Towards a new framework for electricity markets
Rethinking Electricity Markets is an Energy Systems Catapult initiative to develop proposals to reform electricity markets so that they best enable innovative, efficient, whole energy system decarbonisation.
As part of the project, we worked alongside Poyry to:
- identify and characterise key sources of value within electricity markets and how they are reflected in current GB arrangements,
- review approaches taken in other jurisdictions and identify the main strategic choices for GB electricity policy for improving market signals across time and space,
- consider how to strengthen the evidence base to inform decision-making about improving the coherence of the existing UK market framework.
This report summarises the key project findings and puts forward an initial approach for developing a future market framework that better reflects the true value to the system of different resource types. It also highlights key areas for improving market signals in current arrangements and suggests further areas for research.
Looking at other jurisdictions, we found that:
- Electricity market designs are diverse and underpinned by different philosophy for market development.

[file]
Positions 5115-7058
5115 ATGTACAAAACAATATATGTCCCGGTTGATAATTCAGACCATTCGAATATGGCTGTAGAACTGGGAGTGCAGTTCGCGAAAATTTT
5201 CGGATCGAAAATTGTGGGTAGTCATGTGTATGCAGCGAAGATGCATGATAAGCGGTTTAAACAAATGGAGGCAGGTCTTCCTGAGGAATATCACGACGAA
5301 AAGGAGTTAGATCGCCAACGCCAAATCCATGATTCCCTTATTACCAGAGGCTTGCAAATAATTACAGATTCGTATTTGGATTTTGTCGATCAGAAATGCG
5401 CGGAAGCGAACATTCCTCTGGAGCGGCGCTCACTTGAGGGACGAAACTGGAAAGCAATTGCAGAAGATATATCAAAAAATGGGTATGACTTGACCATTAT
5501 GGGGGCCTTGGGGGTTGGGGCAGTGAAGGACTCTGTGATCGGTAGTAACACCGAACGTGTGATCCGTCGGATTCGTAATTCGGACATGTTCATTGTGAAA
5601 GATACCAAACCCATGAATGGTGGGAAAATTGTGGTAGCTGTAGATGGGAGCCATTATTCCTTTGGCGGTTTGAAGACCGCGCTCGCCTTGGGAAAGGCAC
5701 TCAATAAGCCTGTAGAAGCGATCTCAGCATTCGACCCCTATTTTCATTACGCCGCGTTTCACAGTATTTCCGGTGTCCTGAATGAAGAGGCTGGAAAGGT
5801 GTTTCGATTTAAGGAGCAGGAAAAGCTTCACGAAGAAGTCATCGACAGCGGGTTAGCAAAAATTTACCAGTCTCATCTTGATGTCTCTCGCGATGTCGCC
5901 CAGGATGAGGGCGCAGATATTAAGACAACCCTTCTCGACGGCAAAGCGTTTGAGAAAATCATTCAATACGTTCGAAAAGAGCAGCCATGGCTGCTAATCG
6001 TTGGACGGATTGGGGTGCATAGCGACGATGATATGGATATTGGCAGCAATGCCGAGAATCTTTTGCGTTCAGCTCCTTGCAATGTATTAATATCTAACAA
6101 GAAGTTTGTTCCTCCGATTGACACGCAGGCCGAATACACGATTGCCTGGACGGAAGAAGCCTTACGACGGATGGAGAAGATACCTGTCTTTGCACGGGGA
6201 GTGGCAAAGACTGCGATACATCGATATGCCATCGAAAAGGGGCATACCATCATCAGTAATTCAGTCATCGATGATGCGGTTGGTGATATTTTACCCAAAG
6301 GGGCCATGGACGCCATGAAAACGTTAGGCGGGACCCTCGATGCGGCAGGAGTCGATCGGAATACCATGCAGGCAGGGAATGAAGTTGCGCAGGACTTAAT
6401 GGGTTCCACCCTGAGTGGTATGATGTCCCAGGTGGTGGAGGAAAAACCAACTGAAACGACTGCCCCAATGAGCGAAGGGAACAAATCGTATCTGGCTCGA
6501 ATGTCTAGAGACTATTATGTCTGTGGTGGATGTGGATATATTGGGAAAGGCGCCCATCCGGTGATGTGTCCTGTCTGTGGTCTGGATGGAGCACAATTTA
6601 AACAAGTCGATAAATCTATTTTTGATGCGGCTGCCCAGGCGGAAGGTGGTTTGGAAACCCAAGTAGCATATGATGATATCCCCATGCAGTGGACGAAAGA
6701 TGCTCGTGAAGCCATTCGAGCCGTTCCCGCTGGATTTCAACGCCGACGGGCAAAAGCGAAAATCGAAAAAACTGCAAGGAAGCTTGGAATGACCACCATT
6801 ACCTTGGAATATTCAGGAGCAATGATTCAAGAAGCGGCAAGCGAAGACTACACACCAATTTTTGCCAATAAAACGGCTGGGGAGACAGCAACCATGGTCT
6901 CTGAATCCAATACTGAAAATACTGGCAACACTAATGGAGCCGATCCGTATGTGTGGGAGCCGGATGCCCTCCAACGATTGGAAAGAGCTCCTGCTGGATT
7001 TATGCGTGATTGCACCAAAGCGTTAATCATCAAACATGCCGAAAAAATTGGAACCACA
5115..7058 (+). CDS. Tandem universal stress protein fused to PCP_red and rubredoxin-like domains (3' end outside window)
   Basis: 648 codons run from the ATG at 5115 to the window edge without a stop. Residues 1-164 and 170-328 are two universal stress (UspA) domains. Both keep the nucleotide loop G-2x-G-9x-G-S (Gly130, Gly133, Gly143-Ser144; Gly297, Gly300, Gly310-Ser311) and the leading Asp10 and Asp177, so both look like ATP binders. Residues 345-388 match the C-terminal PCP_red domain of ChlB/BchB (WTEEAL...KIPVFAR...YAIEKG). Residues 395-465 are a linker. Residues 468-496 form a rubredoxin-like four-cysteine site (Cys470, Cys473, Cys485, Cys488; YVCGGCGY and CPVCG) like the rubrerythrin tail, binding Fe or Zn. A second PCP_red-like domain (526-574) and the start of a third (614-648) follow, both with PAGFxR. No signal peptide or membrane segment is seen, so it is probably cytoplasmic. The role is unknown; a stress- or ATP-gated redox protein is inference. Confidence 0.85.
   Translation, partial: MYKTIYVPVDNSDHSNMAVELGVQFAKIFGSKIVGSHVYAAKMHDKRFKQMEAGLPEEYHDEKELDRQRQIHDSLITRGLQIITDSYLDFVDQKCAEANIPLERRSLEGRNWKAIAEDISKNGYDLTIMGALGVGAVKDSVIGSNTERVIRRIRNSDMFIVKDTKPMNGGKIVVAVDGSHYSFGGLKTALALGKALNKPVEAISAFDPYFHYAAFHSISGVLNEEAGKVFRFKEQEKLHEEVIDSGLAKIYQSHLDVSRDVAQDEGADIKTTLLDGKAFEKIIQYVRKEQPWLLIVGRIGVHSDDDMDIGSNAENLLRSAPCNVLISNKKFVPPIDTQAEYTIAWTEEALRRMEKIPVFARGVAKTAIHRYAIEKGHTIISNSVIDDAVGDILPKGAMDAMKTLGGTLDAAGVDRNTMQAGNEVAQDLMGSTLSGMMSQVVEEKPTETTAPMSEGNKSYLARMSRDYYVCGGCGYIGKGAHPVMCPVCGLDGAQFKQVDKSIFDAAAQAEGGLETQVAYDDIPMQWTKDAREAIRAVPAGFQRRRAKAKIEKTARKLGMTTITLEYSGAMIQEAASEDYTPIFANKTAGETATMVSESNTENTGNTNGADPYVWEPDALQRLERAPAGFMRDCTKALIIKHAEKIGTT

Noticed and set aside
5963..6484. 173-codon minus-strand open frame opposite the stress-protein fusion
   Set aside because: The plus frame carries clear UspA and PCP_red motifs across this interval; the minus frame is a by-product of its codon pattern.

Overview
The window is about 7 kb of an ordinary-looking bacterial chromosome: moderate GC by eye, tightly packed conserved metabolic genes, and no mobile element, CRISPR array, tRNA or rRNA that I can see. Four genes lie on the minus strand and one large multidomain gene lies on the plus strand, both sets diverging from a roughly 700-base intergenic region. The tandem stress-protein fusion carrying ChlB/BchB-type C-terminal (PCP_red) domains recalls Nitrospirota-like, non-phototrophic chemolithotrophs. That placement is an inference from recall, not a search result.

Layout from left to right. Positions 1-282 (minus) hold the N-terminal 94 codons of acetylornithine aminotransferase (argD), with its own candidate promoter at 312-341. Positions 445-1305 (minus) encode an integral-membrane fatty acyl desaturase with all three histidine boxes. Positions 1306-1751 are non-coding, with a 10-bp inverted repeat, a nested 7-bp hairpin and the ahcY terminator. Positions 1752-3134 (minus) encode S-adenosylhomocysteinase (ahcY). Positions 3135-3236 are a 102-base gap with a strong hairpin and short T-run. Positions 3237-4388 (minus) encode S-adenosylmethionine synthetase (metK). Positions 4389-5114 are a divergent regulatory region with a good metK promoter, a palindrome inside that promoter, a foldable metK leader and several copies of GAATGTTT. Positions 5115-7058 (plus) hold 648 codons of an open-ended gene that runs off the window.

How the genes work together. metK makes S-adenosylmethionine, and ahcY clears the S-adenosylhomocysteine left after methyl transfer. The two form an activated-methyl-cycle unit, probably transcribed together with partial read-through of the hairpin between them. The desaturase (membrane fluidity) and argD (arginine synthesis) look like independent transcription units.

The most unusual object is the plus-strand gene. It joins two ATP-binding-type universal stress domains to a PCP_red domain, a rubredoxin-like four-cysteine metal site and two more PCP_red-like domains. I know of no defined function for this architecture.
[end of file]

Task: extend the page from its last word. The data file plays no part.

- Nodal and zonal pricing approaches allow for better locational differentiation in pricing at wholesale level. They are likely to rely on financial tools to enable risk hedging for market participants.
- Nodal pricing tends to rely on centralised algorithms for decisions about dispatch and trade. This is at odds with current GB practices.
- There are inevitably trade-offs between nodal, zonal and national approaches. They cover areas such as efficiency of use of network and generation resources, market power, locational investment choices and price credibility.
Our preliminary assessment suggests the following key areas necessitate further attention to improve market signals in GB, while retaining decentralised trade as key coordination mechanism:
- enhancing value reflection through dynamic short-term pricing, enabling market-led innovation and risk management;
- creating options for locational differentiation within market operation and pricing, along with complementary hedging mechanisms;
- evaluating options for the decentralisation of the responsibility for delivering reliability and security of supply;
- evaluating options for a carbon intensity obligation to support carbon pricing.
We will investigate the aspects of this market framework further in the next stage of the project.
Figure: Potential future framework for electricity markets